Working as a linguist


Welcome to the homepage of Alex François – a linguist focusing on a number of languages spoken in Melanesia.
On the languages of Melanesia

(Click on the map to enlarge it) 

The area traditionally identified as Melanesia, in the southwestern Pacific, includes New Guinea, the Solomons, Vanuatu, New Caledonia and Fiji. This region shows an extreme cultural and linguistic diversity, with several hundreds of languages.

Some of these languages belong to the Austronesian family; as for the non-Austronesian languages of New Guinea and the Solomons, they are known under the cover term of “Papuan” languages.

In the middle of this vast area, the Republic of Vanuatu is home to approximately 106 distinct languages, for a population of 234,000 (2009 census). With only about 2000~2200 speakers per language, this country has the world's highest linguistic density per capita. The sheer number of these languages has two consequences:

  • the description and documentation of all these languages will require the joint effort of many linguists, and several decades;
  • these languages are spoken by small numbers of speakers: they are thus vulnerable to social changes, which can lead them quickly to situations of linguistic endangerment.

Through my work as a linguist, I hope to take part in this collective endeavour: understand, document and support the Melanesian languages of the Pacific Ocean. My personal contribution to the field takes the form of data collection on the languages spoken in the far northern Vanuatu (Torres & Banks islands), and far eastern Solomons (Vanikoro island, in Temotu province) – see more detail on my Fieldwork page.


Because these languages are not written and are spoken by small island communities, this means that I have spent a fair part of the last few years in the field. What I do is simply live with the people, share their daily activities, and get them to teach me their various languages. Once back home, I try to make sense of my handwritten notes and publish them, in order to share my findings from the field with the rest of the world's community of linguists. This can take the form of academic papers on specific points of these languages, or complete grammars and dictionaries.

Also, I try to make my research meaningful outside the world of academic linguists. This includes collaborating with non-linguists (anthropologists, archaeologists, ethnomusicologists…); sharing knowledge with a wider audience (e.g. via this website, or via documentaries and interviews); and making my expertise useful to the communities of speakers themselves – e.g. through the creation of booklets to promote vernacular literacy, or to keep the memory of traditional oral stories.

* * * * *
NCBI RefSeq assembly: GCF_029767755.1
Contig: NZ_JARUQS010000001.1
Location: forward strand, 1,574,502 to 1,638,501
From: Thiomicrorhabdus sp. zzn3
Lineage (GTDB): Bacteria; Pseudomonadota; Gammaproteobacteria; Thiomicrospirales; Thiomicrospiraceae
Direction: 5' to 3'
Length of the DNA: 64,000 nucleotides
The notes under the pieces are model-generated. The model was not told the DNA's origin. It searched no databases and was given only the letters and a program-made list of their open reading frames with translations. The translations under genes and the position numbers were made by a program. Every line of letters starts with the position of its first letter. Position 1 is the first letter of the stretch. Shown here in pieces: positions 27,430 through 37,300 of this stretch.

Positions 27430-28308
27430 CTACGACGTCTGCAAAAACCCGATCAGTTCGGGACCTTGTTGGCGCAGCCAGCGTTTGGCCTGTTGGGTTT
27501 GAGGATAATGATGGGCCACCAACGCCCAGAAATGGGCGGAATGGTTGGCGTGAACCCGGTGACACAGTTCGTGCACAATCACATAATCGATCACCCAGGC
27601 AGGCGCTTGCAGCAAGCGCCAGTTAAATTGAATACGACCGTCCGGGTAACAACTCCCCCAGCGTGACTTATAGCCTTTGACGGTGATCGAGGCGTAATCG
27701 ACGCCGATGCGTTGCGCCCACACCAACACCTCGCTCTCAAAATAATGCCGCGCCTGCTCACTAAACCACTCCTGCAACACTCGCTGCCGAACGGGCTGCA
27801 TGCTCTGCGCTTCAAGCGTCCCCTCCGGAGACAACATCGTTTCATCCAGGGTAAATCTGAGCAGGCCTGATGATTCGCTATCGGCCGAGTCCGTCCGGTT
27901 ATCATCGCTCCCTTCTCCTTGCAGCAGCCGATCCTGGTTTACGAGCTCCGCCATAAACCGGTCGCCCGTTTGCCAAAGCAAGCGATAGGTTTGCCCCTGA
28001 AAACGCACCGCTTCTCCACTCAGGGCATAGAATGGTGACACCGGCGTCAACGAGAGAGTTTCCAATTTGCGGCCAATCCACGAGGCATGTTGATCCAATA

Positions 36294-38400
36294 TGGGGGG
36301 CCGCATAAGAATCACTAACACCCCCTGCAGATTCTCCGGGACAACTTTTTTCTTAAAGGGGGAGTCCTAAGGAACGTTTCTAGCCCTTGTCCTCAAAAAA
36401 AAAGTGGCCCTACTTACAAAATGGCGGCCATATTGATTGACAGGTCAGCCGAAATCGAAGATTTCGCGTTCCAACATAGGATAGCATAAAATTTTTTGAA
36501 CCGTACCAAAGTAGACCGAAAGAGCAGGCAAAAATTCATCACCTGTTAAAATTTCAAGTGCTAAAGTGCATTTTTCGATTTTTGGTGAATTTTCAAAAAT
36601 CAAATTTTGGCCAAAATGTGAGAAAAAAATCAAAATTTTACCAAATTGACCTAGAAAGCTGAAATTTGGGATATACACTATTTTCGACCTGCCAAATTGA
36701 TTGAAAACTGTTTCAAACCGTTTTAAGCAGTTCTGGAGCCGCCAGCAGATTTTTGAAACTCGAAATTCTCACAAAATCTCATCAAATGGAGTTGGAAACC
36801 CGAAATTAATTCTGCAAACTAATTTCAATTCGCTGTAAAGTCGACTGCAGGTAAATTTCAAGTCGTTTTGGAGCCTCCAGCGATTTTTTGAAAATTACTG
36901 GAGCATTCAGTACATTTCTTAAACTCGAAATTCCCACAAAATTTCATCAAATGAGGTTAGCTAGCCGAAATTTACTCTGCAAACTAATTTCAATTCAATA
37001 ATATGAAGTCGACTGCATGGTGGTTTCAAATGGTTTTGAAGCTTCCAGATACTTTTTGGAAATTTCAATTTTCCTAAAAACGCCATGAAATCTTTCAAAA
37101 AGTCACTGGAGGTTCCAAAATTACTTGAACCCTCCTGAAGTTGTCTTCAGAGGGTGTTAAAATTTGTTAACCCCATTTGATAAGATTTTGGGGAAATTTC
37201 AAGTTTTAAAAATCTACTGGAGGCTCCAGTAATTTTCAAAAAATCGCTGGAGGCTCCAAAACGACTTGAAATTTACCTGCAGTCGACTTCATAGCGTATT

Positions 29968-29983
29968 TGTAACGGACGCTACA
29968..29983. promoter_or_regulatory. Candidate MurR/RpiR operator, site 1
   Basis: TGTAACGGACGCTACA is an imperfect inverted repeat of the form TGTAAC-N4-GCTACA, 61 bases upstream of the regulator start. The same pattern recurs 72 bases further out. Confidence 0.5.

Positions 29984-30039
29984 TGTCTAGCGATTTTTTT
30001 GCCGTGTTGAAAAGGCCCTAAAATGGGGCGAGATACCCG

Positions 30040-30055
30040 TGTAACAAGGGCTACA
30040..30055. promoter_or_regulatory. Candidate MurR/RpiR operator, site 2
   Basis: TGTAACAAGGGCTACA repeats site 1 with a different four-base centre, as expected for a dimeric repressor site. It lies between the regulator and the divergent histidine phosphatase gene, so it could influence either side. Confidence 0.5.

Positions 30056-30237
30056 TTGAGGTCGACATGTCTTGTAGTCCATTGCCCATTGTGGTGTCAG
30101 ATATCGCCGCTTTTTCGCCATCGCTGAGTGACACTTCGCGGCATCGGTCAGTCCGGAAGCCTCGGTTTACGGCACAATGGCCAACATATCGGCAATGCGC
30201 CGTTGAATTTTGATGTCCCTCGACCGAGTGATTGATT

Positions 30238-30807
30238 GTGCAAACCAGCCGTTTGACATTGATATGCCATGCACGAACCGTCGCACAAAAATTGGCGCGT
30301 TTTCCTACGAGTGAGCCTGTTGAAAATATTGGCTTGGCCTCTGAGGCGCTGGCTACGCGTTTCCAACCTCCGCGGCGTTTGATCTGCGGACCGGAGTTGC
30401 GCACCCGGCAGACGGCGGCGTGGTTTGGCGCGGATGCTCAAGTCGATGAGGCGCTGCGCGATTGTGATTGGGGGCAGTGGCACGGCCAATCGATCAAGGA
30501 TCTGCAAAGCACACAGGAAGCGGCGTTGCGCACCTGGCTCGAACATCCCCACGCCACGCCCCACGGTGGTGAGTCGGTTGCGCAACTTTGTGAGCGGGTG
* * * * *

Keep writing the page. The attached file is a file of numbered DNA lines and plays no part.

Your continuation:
On this site, you will find some maps of the relevant archipelagoes, and see the detail of the individual languages on which I have done fieldwork. You can browse my fieldwork photos or videos, and access my audio archives. From my publications page, you can download my thesis, or my research papers. You may want to browse my online dictionary of Mwotlap (Banks Is, Vanuatu), or of Teanu (Vanikoro, Solomon Is.).

You can have a glimpse of traditional stories from the region, presented here in trilingual format – unless you prefer to discover the traditional music of Vanuatu by listening to our CD album.

If you can read French (icon French in menus), you can also travel to Motalava, a small island of northern Vanuatu, and become familiar with the culture and language of the Motalava people. Or you can learn about the fate of the French navigator Lapérouse, who disappeared on the island of Vanikoro, one day of 1788.

Finally, you can find more links to other great websites to pursue your explorations further.

Enjoy your visit!

Academic profile

cnrslatticeI am based in Paris, in the research center LaTTiCe (Langues, Textes, Traitements informatiques, Cognition), linked with École Normale Supérieure, University Paris Sorbonne nouvelle, and CNRS (French National Center for Scientific Research), where my position is Directeur de recherche (Senior Research Fellow).

logo-ANUDuring the period 2009-2012, I was also a Visiting Fellow in the Linguistics dept of the School of Culture, History and Language, at the Australian National University (A.N.U.), in Canberra. Since my return to France, I've become a Honorary Associate Professor there.

CompleteIn 2022-2025, I am Co-PI of an ANR-DFG project on the typology of complex predicates, together with Martine Vanhove (LLACAN), Walter Bisang & Andrej Malchukov (Univ. Mainz, Allemagne). The project is called CompleteComplex Predicates in Languages: Emergence, Typology, Evolution”.

EvoSemSince 2023, I've been leading a research project on dialexification, etymology and lexical change. This project, developed with Siva Kalyan (U. Queensland) & Mathieu Dehouck (LaTTiCe), is called “𝓔𝓿𝓸Sem: A database of dialexification across language families”.

cnrsI am also a member of LabEx EFL “Empirical Foundations of Linguistics”, where I am co-convening two research groups: GL2 “Lexical typology across time and space” [with Lameen Souag (LaCiTO), Martine Vanhove (LLACAN)]; and GL7 “Reconstruction, genealogy, typology and grammatical description in the world’s two biggest phylums: Niger-Congo and Austronesian” [with Isabelle Bril (LaCiTO), Mark van de Velde (LLACAN)].

Curriculum vitae

You can download my pdf résumé (CV, 2024).

My email address: < alexandre.francois - at - >.